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Recent changes in the rules of capital tax on shares traded on the Stockholm Stock Exchange created considerable turmoil. In particular, they affected foreign shareholders because companies have changed the listing of their shares to avoid tax increases.

Shares registered on the exchange are quoted on the A-list whereas shares listed but not registered are quoted on the O-list or OTC-list. Following a series of changes in the rules on capital tax on publicly-traded shares, new legislation on capital tax was enacted earlier this year. Under the new rules, the base for calculation of capital tax on A-list shares is 100%, whereas the O-list and OTC-list shares are tax-exempt. However, shares quoted on the A-list and held by major holders (at least 25% of the share capital) are also tax-exempt provided the shares were not quoted on the A-list at the end of 1991.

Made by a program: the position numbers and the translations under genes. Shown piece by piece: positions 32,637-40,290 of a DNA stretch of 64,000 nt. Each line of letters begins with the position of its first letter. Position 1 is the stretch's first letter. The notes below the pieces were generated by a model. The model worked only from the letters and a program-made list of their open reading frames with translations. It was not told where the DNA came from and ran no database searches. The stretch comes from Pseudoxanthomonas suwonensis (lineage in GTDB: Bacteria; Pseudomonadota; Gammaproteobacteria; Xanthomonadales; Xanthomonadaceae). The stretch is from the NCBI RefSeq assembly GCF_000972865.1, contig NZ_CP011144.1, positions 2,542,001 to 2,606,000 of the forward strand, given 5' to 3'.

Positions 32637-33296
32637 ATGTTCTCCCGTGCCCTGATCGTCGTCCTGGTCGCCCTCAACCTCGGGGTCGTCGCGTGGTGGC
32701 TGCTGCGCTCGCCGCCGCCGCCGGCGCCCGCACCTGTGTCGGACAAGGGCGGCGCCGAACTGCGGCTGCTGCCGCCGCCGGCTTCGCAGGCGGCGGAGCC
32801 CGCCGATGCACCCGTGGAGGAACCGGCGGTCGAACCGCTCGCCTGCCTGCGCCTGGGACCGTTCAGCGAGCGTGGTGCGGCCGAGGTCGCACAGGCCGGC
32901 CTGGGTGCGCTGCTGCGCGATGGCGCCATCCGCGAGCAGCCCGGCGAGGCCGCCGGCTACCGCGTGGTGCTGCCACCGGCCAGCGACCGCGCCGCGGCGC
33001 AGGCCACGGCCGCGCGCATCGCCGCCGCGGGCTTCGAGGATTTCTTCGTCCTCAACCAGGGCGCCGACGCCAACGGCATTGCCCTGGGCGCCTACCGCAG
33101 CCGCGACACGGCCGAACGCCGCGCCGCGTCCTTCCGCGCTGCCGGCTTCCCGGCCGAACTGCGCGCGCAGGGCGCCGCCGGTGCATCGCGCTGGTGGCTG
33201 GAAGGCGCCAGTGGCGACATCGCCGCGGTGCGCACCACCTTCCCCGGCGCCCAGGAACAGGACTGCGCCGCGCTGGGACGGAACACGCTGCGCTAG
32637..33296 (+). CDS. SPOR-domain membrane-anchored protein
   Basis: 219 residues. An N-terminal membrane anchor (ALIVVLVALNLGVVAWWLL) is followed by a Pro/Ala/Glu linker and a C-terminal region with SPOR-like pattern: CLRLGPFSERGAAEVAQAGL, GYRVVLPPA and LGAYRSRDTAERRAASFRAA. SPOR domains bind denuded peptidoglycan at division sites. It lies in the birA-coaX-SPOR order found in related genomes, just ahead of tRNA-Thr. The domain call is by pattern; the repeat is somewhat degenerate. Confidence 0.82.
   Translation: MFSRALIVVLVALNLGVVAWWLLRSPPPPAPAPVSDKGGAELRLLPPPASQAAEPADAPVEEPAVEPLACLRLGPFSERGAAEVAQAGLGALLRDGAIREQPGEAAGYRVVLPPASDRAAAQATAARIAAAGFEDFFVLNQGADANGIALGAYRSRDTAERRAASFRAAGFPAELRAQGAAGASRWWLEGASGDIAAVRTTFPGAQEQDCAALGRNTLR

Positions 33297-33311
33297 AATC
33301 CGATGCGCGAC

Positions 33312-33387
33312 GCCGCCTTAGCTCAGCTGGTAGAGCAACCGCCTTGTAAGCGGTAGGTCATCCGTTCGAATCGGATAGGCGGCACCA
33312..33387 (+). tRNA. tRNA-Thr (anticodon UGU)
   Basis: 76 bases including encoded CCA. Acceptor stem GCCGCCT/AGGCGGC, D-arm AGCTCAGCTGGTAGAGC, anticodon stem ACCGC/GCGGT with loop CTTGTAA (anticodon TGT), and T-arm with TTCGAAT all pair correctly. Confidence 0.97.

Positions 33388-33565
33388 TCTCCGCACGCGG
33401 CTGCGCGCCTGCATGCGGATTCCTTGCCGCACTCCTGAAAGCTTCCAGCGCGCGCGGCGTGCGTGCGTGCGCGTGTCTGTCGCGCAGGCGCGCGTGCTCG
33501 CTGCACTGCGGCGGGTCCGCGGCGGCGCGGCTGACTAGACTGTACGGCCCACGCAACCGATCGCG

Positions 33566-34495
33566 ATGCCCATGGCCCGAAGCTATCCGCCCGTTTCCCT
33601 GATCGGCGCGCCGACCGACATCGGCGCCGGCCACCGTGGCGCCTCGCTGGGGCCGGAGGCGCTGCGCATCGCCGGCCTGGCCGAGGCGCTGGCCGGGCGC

When the government decided to move ahead with the new legislation in spite of considerable criticism, a number of companies had their shares moved from the A-list to the less prestigious O-list. So far, 20 companies have moved their listing or announced their intention of doing so. On September 10 1997 the government announced a countermove, stating that shares of companies moving their listing from the A-list would still be taxed as shares on the A-list. However, the tax base for shares on this list is to be reduced to 80% of their market value. This new proposal has not met with approval in business circles, and representatives of the Stockholm Stock Exchange have hinted that the whole listing system may have to be revised.

Foreign legal entities are now exempt from Swedish capital tax altogether, and other foreign holders of shares in Swedish companies are subject to Swedish capital tax on the shares only if these are linked to a permanent establishment in Sweden. Although the heated debate on capital taxation of publicly-traded shares is therefore of no immediate concern to foreign investors, it may still be of interest to know why shares are being moved from one list to another.

Lars Fredborg

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